And I recall reading a air mag in the late eighties, celebrating "Thirty Years of Phabulous Phantom". It was a British aeronautical magazine, I still have it somewhere. Anyway, by that time the F-4 was already a grizzled old veteran.
And now, again almost thirty years later, the curtain is finally about to fall: via John Smith over at American Thinker:
"The final flight and retirement ceremony for the venerable F-4 Phantom will be December 21 at Holloman AFB, New Mexico. The Phantom is still in active service at Holloman with Detachment 1 of the 82nd Aerial Targets Squadron.
The F-4 first flew in 1958 and set 15 world records for in-flight performance, including an absolute speed record and an absolute altitude record. It first entered active service with the Navy in 1960 and eventually became the frontline fighter not only with the Navy, but also with the Air Force and the Marines.
The Phantom was the fighter plane of the Vietnam generation and was the last U.S. fighter plane flown to achieve Ace status. To my knowledge, it was also the only aircraft to achieve a supersonic gun kill, also while in action over Vietnam. The Phantom was the mainstay of the U.S. Air Force and the U.S. Navy during the Cold War throughout the '70s and early eighties until replaced by F-15s, F-16s in the USAF, and F-14 Tomcats, and F/A 18 Hornets in the Navy. Phantoms also saw action in the Persian Gulf War as reconnaissance aircraft and as the "Wild Weasel," conducting anti-enemy air defense missions. The F-4 was finally removed from its combat role in 1996.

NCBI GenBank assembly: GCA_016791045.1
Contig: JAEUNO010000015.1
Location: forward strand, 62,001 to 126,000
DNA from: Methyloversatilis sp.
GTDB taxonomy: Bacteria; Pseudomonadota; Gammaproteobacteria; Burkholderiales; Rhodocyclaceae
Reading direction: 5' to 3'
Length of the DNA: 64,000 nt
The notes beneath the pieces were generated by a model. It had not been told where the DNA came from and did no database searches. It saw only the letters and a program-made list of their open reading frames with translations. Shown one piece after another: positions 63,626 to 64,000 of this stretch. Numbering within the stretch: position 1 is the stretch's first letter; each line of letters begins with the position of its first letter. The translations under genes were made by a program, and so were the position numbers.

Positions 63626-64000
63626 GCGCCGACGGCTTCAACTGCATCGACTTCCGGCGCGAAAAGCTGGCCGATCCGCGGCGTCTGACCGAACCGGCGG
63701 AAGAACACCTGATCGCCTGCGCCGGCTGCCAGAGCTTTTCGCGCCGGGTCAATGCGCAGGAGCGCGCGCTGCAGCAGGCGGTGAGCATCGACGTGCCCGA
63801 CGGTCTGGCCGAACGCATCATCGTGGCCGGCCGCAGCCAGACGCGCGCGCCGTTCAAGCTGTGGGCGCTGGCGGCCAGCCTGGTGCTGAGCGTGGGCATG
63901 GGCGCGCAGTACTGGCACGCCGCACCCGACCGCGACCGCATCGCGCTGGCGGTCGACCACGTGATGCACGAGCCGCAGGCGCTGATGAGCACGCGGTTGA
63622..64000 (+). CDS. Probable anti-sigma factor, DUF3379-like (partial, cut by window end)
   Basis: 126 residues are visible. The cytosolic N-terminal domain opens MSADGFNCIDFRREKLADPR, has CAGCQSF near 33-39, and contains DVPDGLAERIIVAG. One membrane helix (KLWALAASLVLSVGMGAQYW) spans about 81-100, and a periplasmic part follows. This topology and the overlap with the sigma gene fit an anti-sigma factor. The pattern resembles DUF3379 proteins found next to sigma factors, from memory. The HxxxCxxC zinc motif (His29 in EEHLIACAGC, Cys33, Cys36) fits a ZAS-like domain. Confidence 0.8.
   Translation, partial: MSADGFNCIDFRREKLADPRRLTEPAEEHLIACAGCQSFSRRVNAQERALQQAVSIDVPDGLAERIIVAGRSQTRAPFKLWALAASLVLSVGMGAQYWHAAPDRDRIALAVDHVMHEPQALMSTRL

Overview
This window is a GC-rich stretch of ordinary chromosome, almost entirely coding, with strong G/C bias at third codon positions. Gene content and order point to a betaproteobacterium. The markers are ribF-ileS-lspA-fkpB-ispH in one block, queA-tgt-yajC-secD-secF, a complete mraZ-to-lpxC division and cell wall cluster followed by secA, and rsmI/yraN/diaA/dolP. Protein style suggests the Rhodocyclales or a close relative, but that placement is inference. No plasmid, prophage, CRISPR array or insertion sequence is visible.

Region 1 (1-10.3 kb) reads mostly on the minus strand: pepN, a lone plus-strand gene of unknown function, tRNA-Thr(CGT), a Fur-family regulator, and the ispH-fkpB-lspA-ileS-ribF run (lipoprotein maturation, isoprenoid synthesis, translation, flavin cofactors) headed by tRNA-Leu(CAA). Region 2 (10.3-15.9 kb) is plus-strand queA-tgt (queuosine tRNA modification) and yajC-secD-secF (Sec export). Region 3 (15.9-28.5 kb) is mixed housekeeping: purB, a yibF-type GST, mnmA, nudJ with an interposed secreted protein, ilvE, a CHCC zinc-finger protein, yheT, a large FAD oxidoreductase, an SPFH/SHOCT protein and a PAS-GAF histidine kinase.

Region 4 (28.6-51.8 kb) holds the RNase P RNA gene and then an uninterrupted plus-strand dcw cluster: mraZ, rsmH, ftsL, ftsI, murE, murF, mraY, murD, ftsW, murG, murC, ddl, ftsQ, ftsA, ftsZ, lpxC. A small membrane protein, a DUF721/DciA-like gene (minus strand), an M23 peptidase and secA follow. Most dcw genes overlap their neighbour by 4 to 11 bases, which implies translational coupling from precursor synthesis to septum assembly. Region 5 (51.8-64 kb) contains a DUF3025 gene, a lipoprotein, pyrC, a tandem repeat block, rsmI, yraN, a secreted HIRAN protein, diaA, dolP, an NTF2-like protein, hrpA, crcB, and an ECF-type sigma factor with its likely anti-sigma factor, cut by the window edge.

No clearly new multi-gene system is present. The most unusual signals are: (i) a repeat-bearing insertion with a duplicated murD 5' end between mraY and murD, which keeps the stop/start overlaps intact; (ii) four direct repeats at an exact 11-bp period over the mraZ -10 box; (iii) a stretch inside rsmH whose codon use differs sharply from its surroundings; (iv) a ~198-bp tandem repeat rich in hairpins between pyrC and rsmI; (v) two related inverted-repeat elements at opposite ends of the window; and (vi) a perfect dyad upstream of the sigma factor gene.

Over its production run, a total of 5,195 were built, making it the most numerous American supersonic military aircraft. Phantoms were also used by eleven other nations, including Israel, where the planes had extensive combat operations in the many Arab-Israeli conflicts. And it was the only aircraft to be used by both the Thunderbirds and the Blue Angels flight demonstration teams."